The percentage of media companies susceptible to compromise is double the figure across all other sectors, according to a new study from BlueVoyant.
The security vendor used its tools to perform a cybersecurity posture analysis on 485 organizations from the media industry to compile its Media Industry Cybersecurity Challenges report.
It found that 30% of those analyzed are exposed to compromise via vulnerabilities in their internet-facing, publicly accessible footprints. Exploitation of these vulnerabilities could lead to content theft and/or operational disruption.
However, prompt patching remains a challenge: 60% of identified vulnerable systems were still unprotected six weeks after a patch had been issued, BlueVoyant said.
Part of the challenge for the sector is the complexity of the supply chain, which might incorporate a wide variety of vendors, service providers, partners and technologies to move a creative idea from concept to camera to consumer, the report claimed.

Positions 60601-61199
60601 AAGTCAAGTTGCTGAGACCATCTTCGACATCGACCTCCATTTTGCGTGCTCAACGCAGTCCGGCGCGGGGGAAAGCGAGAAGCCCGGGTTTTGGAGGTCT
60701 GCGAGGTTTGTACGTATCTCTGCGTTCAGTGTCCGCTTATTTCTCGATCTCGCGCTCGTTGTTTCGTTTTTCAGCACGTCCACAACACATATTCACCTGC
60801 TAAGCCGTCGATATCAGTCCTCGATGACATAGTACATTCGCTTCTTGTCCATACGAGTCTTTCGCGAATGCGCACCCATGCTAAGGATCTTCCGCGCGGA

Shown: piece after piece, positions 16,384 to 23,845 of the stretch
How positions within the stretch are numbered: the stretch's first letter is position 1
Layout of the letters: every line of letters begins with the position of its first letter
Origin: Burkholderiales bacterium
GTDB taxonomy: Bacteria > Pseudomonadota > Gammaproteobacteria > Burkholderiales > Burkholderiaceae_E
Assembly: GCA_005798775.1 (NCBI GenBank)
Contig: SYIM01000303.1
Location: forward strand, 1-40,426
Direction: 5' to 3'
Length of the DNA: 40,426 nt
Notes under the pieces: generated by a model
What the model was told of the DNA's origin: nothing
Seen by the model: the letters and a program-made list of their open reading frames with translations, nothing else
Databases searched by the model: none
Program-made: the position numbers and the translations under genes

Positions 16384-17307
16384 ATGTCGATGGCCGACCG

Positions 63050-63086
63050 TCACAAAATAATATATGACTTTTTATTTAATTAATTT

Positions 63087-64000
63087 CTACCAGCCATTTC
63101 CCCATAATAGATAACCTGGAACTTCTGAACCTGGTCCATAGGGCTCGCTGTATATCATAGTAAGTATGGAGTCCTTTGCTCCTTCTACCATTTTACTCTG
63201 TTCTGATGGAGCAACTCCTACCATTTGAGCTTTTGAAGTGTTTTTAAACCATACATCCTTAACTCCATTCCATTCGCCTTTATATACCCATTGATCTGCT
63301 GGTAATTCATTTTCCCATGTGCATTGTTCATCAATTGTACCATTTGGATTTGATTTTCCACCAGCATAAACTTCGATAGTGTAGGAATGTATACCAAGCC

“The digital supply chain is a common attack vector not only for the media, but all industries,” argued Dan Vasile, BlueVoyant vice president of strategic development and former vice president of information security at Paramount.
“In order to improve their cyber-defense posture, media companies should continuously monitor their extended vendor ecosystem, using analysis to prioritize mitigation of the most critical findings.”
Half of the top vendors providing content management solutions to the media industry were found to have vulnerabilities in their products, according to the report.
To enhance supply-chain security, BlueVoyant recommended media companies:
- Identify and prioritize vendors, focusing on their criticality to content creation and delivery, and access to critical systems
- Continuously monitor the supply chain using contextual analysis to prioritize serious vulnerabilities. Questionnaires and point-in-time scans are no longer sufficient
- Use platforms to proactively track how critical vendors are addressing externally visible vulnerabilities and misconfigurations and work with them to minimize attack-surface risk